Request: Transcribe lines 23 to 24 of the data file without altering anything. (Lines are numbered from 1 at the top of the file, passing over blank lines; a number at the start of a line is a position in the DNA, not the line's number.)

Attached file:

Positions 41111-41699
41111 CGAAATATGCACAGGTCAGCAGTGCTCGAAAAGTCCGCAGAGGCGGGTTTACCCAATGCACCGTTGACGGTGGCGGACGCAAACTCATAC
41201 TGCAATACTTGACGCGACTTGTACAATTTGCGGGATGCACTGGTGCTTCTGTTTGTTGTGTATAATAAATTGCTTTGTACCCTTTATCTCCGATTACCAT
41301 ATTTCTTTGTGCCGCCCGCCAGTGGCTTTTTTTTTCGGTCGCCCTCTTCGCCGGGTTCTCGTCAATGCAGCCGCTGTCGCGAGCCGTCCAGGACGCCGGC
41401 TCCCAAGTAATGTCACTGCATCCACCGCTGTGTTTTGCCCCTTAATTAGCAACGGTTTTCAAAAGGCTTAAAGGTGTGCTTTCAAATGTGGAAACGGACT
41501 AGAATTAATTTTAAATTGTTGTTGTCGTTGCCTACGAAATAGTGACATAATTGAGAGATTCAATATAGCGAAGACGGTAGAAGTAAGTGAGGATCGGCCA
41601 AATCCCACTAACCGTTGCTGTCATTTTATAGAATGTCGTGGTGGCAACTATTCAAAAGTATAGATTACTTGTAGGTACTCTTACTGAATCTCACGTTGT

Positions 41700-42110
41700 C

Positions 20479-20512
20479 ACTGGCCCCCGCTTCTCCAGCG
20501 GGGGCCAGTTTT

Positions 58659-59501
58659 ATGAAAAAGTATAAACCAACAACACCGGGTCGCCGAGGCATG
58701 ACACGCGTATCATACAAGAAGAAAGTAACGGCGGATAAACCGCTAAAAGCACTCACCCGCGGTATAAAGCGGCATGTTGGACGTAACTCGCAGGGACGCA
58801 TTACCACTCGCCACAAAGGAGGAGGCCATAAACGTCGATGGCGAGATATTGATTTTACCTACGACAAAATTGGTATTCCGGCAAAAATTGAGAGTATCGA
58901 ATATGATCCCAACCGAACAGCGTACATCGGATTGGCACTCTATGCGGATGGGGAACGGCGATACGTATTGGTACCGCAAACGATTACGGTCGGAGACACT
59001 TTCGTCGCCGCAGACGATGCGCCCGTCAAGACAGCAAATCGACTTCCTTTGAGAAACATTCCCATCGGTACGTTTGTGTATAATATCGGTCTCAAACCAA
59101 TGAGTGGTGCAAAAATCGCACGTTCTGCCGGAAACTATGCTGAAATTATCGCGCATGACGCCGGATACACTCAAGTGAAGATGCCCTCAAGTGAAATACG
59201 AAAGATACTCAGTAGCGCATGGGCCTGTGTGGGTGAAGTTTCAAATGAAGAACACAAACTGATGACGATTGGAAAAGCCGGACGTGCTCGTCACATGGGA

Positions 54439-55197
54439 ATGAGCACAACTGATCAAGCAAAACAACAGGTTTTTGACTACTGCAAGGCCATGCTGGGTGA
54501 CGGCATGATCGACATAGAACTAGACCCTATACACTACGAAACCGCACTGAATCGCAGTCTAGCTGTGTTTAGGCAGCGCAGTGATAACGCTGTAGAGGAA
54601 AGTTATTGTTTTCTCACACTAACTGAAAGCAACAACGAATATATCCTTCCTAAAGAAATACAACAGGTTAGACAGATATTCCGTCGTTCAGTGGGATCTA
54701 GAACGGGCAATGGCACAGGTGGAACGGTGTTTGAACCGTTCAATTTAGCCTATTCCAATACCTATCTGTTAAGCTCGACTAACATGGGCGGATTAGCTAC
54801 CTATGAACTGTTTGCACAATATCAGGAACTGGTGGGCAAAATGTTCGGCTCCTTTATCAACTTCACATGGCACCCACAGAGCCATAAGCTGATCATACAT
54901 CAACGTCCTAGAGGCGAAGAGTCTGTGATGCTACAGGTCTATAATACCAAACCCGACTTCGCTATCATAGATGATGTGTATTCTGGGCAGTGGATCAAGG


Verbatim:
54501 CGGCATGATCGACATAGAACTAGACCCTATACACTACGAAACCGCACTGAATCGCAGTCTAGCTGTGTTTAGGCAGCGCAGTGATAACGCTGTAGAGGAA
54601 AGTTATTGTTTTCTCACACTAACTGAAAGCAACAACGAATATATCCTTCCTAAAGAAATACAACAGGTTAGACAGATATTCCGTCGTTCAGTGGGATCTA